The Washington State Legislature is currently considering H.B. 1646, which would reaffirm many of the rights granted under State and Federal law regarding employees’ ability to discuss their wages amongst themselves and with their supervisors. Unlike other State and Federal laws, H.B. 1646 contains no exemption for certain employers regularly exempted from employment laws, such as public employers, religious employers, agricultural workers, certain overtime-exempt employees, or certain domestic workers. H.B. 1646 would also prohibit the assignment of less favorable employment based on gender, potentially requiring employers to articulate a reason for each job assignment and task given to a particular employee in the event a discrimination claim is raised. H.B. 1646 would also permit an employee to bring a private lawsuit and provides for payment of a successful plaintiff-employee’s attorney fees and damages. Please contact us with any questions or concerns regarding this bill and how it may impact your business.
On January 27, 2015, the Tacoma City Council approved an ordinance that will require employers that operate within the Tacoma City limits to offer at least three days of paid sick leave to both union and non-union employees. By the second year of employment, employees will be permitted to use up to five days of paid sick leave. The leave may also be used in a manner similar to that already provided under the State’s Domestic Violence Leave law. The ordinance will not take effect until February 1, 2016, after a period of rulemaking, to determine, among others things, whether this ordinance will apply to all employers of any size in Tacoma. Please feel free to contact us to discuss how this ordinance may impact your business and whether you should amend you handbook to reflect the changed requirements.
A settlement has been reached following the wrongful death of Ronald Hillstrom, a man who died on his way to the hospital after an altercation with Pierce County Sheriff’s Deputies on May 11, 2014.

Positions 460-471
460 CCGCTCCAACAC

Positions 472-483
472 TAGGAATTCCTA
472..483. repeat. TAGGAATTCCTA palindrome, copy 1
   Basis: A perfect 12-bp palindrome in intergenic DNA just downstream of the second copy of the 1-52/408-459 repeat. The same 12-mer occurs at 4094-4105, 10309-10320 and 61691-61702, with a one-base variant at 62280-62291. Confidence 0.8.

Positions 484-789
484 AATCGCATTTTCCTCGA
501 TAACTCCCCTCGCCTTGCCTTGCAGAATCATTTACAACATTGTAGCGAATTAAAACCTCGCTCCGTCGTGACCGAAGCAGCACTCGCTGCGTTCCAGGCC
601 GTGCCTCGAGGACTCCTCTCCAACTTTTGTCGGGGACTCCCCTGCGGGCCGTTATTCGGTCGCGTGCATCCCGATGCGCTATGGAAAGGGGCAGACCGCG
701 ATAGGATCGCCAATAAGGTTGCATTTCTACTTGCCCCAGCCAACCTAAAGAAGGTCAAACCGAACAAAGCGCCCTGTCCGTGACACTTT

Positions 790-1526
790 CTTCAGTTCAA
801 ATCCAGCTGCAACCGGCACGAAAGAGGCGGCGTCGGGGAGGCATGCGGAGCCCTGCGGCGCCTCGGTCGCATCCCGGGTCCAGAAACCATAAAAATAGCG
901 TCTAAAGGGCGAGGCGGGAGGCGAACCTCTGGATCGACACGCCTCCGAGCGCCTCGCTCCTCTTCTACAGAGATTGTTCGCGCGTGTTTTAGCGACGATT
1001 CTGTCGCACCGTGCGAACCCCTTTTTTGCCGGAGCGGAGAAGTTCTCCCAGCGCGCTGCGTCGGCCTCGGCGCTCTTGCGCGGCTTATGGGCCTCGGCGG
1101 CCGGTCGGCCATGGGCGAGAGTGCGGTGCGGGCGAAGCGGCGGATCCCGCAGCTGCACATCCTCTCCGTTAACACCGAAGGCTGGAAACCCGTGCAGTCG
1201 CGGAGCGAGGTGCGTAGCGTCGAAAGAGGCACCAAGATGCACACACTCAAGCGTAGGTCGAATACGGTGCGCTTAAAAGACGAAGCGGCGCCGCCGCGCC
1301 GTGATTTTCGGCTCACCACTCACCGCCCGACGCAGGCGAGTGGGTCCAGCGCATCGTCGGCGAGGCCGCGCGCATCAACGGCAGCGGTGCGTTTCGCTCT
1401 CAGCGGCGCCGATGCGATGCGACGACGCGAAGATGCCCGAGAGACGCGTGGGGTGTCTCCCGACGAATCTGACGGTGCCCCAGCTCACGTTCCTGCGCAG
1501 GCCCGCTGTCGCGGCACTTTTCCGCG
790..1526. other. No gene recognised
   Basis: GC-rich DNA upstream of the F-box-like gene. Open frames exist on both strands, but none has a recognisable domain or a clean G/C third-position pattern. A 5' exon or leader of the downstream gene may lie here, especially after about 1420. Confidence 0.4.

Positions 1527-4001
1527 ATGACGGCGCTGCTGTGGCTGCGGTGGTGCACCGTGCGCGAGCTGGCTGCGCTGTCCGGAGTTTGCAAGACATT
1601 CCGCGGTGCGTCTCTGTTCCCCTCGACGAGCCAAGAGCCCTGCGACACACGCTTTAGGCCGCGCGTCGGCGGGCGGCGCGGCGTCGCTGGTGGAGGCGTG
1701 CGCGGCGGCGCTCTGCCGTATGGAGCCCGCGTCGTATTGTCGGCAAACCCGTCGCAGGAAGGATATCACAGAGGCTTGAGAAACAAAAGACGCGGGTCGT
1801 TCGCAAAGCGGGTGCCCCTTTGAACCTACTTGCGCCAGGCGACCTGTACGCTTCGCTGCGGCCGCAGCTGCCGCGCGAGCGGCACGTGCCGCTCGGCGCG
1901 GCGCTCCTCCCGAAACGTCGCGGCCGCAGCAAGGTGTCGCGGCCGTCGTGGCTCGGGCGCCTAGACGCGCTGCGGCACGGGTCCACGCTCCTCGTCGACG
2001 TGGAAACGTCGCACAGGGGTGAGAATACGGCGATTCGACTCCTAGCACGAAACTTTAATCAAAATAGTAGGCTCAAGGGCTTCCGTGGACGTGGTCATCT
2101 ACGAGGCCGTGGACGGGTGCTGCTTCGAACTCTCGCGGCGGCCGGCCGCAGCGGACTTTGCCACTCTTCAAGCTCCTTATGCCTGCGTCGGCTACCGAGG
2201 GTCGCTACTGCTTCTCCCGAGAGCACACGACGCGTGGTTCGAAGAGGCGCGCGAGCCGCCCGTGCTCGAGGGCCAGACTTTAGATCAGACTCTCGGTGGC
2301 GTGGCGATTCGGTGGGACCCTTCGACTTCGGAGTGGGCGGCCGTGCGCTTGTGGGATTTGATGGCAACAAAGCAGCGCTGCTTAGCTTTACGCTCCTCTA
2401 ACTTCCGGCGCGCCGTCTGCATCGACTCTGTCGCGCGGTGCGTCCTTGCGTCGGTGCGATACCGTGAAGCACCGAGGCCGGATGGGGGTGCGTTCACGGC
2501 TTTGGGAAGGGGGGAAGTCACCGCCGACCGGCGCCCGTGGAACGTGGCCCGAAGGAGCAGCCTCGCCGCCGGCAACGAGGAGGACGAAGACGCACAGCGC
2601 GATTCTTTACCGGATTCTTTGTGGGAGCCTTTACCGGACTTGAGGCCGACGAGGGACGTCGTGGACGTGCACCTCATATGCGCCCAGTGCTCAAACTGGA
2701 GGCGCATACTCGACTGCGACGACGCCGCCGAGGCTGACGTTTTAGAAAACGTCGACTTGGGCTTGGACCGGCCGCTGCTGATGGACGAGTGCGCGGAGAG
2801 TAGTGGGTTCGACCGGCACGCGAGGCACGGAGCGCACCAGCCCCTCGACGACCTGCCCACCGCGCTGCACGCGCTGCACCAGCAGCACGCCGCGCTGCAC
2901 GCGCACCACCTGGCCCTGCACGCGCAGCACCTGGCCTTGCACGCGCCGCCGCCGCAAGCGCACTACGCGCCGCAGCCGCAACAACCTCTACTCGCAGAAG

Police were responding to a disturbance call and found Mr. Hillstrom, who has a history of mental illness, holding a screwdriver and running in circles in the parking lot of his apartment complex. Four officers arrived, and when Mr. Hillstrom failed to respond to their commands he was tased. A struggle ensued, and over the next several minutes officers attempted to subdue and handcuff him. At one point Mr. Hillstrom lost consciousness, but when he awoke he resumed struggling and yelling incoherently. Paramedics arrived to transport Mr. Hillstrom to a local hospital for treatment of a laceration to his head, but he suffered a cardiac arrest while being transported and could not be revived.
A federal civil rights lawsuit filed by the Hillstrom family alleged that Mr. Hillstrom’s death was caused by inadequate training and excessive force by the Pierce County officers. A subsequent autopsy revealed multiple blunt force injuries, a broken nose, and thirteen rib fractures due to trauma.
The Hillstrom family and Pierce County came together in late-January to discuss resolution of the lawsuit. As part of the settlement negotiations, Pierce County confirmed that it has partnered with MultiCare Mental Health to provide additional training for its Sheriff’s deputies in the wake of Mr. Hillstrom’s death. The Hillstrom family was represented by attorneys Nathan Roberts and Julie Kays of Connelly Law Offices and Jason Whalen of Ledger Square Law. The County was represented by attorneys Michelle Luna-Green and Sean Davis of the Pierce County Prosecutor’s Office.